Over the last decade, not only conceptualism—perhaps the dominant movement of the past three decades—but the entire modernist project has been going through a similar process. Of course, some important and inspired artists have made important and inspired work in recent years—from famous photographers like Andreas Gursky and painters like Luc Tuymans to lesser-known video artists like Lindsay Seers and Anri Sala. But there is something more fundamentally wrong with much of this century’s famous art than its absurd market value.
I believe that this decline shares four aesthetic and ideological characteristics with the end-phases of previous grand styles: formulae for the creation of art; a narcissistic, self-reinforcing cult that elevates art and the artist over actual subjects and ideas; the return of sentiment; and the alibi of cynicism.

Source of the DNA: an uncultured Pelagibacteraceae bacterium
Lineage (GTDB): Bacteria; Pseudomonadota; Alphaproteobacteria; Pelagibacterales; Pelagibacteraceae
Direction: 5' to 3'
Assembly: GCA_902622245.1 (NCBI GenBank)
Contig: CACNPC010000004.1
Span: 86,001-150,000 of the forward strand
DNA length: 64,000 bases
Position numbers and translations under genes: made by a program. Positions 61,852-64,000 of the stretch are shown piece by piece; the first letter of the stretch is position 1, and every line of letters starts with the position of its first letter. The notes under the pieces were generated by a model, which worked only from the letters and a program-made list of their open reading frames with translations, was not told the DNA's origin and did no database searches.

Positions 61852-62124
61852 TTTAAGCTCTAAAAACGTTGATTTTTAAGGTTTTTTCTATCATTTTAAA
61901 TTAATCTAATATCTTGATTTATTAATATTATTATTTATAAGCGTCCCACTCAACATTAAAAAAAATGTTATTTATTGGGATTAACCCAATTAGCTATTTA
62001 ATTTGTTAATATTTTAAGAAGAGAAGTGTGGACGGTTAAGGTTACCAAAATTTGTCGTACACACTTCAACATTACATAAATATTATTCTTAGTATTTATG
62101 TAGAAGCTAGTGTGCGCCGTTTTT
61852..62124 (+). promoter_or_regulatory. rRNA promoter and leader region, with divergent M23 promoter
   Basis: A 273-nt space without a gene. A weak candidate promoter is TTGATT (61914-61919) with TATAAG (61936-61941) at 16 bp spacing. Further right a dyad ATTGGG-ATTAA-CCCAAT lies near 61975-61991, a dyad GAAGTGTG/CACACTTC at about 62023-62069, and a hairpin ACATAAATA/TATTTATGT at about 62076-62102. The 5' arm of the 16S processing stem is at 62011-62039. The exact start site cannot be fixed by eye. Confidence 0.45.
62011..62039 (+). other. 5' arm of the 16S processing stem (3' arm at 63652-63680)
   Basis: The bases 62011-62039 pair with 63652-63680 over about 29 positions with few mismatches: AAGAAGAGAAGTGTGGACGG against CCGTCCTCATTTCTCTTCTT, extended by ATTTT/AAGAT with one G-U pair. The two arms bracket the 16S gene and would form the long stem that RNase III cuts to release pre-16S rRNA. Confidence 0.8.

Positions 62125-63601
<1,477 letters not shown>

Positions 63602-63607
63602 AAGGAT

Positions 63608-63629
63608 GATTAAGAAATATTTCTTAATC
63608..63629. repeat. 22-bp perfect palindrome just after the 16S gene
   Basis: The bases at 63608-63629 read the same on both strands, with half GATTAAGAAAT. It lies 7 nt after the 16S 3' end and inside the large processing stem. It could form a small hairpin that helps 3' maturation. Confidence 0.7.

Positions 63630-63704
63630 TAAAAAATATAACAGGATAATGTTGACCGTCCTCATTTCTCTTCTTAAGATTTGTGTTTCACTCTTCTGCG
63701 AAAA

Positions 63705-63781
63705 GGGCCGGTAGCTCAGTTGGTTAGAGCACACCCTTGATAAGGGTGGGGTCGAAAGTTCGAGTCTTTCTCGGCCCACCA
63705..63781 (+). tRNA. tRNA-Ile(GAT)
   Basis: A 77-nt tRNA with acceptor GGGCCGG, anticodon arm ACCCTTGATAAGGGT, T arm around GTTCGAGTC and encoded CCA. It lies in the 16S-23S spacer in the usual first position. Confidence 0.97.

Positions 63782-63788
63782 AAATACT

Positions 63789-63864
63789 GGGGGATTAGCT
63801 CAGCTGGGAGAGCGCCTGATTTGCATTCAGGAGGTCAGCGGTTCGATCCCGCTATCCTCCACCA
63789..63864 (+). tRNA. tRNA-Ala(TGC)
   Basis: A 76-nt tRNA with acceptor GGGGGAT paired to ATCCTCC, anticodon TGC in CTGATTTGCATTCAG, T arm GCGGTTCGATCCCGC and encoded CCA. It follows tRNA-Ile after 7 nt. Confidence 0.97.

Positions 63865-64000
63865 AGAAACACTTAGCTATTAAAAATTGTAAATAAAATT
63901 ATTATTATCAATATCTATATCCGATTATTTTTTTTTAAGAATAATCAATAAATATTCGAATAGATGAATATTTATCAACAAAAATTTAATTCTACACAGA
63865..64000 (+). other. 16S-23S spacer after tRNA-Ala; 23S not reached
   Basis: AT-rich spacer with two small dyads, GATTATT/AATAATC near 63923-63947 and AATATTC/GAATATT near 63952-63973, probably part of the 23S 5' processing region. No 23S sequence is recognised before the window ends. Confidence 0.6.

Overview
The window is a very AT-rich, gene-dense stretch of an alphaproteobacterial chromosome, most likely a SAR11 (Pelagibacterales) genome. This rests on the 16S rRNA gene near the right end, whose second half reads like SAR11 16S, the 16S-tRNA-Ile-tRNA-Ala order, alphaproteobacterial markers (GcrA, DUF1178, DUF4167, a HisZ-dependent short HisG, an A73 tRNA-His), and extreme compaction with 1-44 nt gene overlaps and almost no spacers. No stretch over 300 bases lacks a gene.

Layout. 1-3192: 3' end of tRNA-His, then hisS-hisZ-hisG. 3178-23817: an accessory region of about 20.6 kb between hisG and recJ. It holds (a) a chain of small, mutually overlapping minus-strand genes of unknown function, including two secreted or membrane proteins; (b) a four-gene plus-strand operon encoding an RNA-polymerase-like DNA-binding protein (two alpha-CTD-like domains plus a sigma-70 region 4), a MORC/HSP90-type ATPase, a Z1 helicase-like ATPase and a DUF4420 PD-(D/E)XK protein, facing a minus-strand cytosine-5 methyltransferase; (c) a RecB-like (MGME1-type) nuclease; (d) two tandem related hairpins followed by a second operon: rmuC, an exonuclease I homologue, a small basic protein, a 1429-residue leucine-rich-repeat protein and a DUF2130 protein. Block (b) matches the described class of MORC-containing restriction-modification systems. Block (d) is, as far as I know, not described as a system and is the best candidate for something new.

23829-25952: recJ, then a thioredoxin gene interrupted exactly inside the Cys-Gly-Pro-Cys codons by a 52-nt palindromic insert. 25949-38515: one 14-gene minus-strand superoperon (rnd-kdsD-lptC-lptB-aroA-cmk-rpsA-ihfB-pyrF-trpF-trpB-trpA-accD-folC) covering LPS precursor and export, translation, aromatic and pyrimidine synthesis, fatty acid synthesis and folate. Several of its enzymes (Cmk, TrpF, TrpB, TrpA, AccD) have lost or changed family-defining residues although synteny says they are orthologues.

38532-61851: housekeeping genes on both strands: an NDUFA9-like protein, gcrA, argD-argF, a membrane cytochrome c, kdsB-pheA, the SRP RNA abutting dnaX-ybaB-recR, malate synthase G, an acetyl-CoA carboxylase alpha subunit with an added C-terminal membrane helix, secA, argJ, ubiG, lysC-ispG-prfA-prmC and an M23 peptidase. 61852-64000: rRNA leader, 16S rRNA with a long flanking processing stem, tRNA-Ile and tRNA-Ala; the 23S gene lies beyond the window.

Mannerism: Susanna and the Elders (16th century) by Alessandro Allori
The most immediately visible parallels with the end-phases of the styles of the 16th, 18th and 19th centuries—mannerism, rococo and academic painting—lie in the transformation of artistic forms into formulae. Today, the iconic processes of modernist movements, once specific to a group of artists or to their inventor, are used as templates to generate product lines. Photorealism, for example, was once an episode in the art history of the 1970s: now scores of artists have photorealist “lines.” Hirst makes photorealist paintings of his pills (and the birth of his child); Marc Quinn does photorealist tropical flowers; Mustafa Hulusi does photorealist flowers too; Jeff Koons makes photorealist paintings of wrapping paper, while the Indian contemporary artist Subodh Gupta does Indian pots and pans photorealist style, to mention only a few.